• Neobatrachia, which is the largest group containing most modern frog families.

What Family Do Frogs Belong To?

The specific frog family will be based on numerous factors, primarily the physical traits and behaviors of different genera and species. Various families comprise numerous frog genera and species. Frogs can also belong to families within the Archaeobatrachia or Mesobatrachia groups. 

Archaeobatrachia Families Mesobatrachia Familes
Ascaphidae
Bombinatoridae
Alytidae (Discoglossidae)
Leiopelmatidae
Megophryidae
Pelobatidae
Pelodytidae
Pipidae
Rhinophrynidae
Scaphiopodidae
Palaeobatrachidae

However, most modern frog species worldwide belong to families within the Neobatrachia suborder. This group has been divided into two subfamilies, Hyloidea and Ranoidea, which are primarily used to classify common frog species. 

Hyloidea Superfamily

The Hyloidea superfamily stems from a common ancestor, originating around 66 million years ago, and comprises approximately 54% of all living Anuran species. This superfamily is extremely diverse, but these species are tailless and predominantly possess shortened bodies, muscular hind legs, and large mouths. 

Frog FamilyCommon TypesSpecies
AlsodidaeFrom South America between Patagonia and Brazil26
BatrachylidaeCommonly found in South America14
BufonidaeTrue toads700
Brachycephalidae Saddleback Toads; Flea Toads; Big-Headed Frogs70
Craugastoridae Fleshbelly Frogs822
EleutherodactylidaeRobber Frogs223
Allophrynidae Tukeit Hill Frogs3
Centrolenidae Glass Frogs155
CeratophryidaeCommon Horned Frogs12
CycloramphidaeGlass Frogs36
Dendrobatidae Poison Frogs194
Aromobatidae Cryptic Forest Frogs121
HemiphractidaeFrom South and Central America112
Hylidae Tree Frogs711
Hylodidae Native to Brazil47
LeptodactylidaeSouthern Frogs206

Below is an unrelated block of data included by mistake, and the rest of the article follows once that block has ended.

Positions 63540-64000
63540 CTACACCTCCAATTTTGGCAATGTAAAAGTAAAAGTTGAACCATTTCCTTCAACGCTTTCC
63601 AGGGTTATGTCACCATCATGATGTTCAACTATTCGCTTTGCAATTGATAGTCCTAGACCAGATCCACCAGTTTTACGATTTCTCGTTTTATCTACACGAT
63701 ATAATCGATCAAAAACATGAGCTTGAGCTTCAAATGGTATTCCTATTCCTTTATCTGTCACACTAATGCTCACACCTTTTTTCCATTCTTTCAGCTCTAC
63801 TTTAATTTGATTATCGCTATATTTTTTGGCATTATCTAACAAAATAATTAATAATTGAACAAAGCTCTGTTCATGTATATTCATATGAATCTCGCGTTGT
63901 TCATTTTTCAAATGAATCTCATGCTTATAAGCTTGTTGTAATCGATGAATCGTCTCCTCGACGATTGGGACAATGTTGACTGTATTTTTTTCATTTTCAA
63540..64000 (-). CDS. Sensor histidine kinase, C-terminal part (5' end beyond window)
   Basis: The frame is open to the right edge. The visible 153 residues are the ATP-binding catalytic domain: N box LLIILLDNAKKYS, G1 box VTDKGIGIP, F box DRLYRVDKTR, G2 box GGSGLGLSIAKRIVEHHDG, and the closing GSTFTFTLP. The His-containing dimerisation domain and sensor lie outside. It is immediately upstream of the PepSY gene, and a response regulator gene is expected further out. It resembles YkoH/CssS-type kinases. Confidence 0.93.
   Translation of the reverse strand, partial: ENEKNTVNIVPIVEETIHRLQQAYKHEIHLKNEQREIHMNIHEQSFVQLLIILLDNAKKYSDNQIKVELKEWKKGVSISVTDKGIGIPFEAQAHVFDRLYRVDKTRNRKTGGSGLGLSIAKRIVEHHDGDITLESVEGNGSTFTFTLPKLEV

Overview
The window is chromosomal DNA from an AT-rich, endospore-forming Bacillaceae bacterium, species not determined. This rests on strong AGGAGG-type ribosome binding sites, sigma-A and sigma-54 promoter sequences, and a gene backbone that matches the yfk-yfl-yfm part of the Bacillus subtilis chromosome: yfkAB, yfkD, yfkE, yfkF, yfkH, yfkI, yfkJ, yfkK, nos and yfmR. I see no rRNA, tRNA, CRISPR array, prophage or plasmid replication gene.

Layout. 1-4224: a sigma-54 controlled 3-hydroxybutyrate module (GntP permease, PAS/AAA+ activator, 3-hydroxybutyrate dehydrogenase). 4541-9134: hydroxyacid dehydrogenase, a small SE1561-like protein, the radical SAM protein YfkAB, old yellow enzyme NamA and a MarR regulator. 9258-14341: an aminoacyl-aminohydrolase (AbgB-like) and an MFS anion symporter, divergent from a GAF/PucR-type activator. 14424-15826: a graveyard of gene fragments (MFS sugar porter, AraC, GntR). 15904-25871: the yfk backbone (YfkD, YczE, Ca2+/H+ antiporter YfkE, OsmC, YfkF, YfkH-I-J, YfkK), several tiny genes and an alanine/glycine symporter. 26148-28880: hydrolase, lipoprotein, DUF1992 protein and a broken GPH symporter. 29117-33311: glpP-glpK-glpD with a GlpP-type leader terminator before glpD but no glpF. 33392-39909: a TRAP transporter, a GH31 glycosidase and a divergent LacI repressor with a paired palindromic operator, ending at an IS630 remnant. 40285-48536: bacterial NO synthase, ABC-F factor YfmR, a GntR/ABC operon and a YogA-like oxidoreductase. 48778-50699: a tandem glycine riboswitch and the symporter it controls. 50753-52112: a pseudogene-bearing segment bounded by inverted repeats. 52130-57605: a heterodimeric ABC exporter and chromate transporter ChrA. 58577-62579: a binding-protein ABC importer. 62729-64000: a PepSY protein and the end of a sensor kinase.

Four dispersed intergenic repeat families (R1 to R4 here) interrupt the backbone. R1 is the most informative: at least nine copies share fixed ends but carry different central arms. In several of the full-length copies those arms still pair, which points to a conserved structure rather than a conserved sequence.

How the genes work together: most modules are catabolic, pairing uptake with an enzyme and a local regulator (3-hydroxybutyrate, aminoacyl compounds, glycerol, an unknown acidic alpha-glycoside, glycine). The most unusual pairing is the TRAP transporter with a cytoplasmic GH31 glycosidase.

PelodryadidaeAustralian Tree Frogs215
Phyllomedusidae Leaf Frogs66
OdontophrynidaeFrom Southern and Eastern America53
Rhinodermatidae Darwin’s Frogs; Mouth-Brooding Frogs3
TelmatobiidaeWater Frogs63

Ranoidea Superfamily

Ranoidea superfamily members are identified by a pectoral girdle that is fused into a single complex. They have no ribs and utilize an axillary grip during amplexus

Frog FamilyPrimary Species TypesSpecies 
RanixalidaeLeaping Frogs10
MantellidaeMalagasy Poison Frogs191
RhacophoridaeAfroasian Tree Frogs321
PyxicephalidaeAfrican Bullfrogs68
PetropedetidaeAfrican Water Frogs; Goliath Frog18
PtychadenidaeGrassland Frogs53
CeratobatrachidaeTriangle Frogs84
BrevicipitidaeRain Frogs31

More About Scientific Classifications of Frogs

Establishing a frog genus is fairly complex, as there are various genus types within each frog family, containing several species types. To date, there are over 300 frog genera throughout the classified superfamilies, determined by the species’ unique traits and characteristics. 

Frogs are remarkably diverse, and they have been steadily evolving over the past few million years. Still, there is a surprising number of links between modern-day frogs and their ancestors, allowing scientists to make taxonomic connections and classify these fascinating creatures accordingly (CTNF).

Learn more about frogs and their scientific classifications in these guides on our blog:

Common Questions on Frog Classifications

What Kingdom do frogs belong to? According to Carl Linnaeus, a Swedish taxonomist and zoologist, frogs fall within the Animalia kingdom. The Animalia kingdom includes over 1.5 million animal species and has numerous synonyms, including Metazoa, Choanoblastaea, Gastrobionta, Zooaea, Euanimalia, and Animalae.

What Phylum do frogs belong to? According to Ernst Heinrich Philipp August Haeckel, a German naturalist, physician, and zoologist, frogs belong to the Chordata phylum. These organisms are bilaterally symmetrical, have a coelom, display metameric segmentation, and possess a circulatory system. 

What Subphylum do frogs belong to? Frogs are classified within the Vertebrata subphylum, as they possess a backbone and numerous other bones throughout their bodies. The Vertebrata subphylum was researched and outlined by Jean-Baptiste Lamarck, a French biologist who played a massive part in biological evolution.

What Class do frogs belong to? All frogs fall within the Amphibia class, irrespective of whether the frog species is aquatic, arboreal, or terrestrial. The word ‘amphibian’ can be roughly translated to ‘two lives’, and this classification is valid since all frogs spend part of their lives in water and part of their lives on land. 

What Order do frogs belong to? According to André Marie Constant Duméril, a French zoologist, all frog species are classified within the Anura order.  ‘Anura’ translates to ‘without tail’ in Ancient Greek.

Sources 

Wikipedia, Phylogeny, Chordate, Vertebrate, Hyloidea, Ranoidea, Archaeobatrachia, Mesobatrachia, Vertebrate, Salientia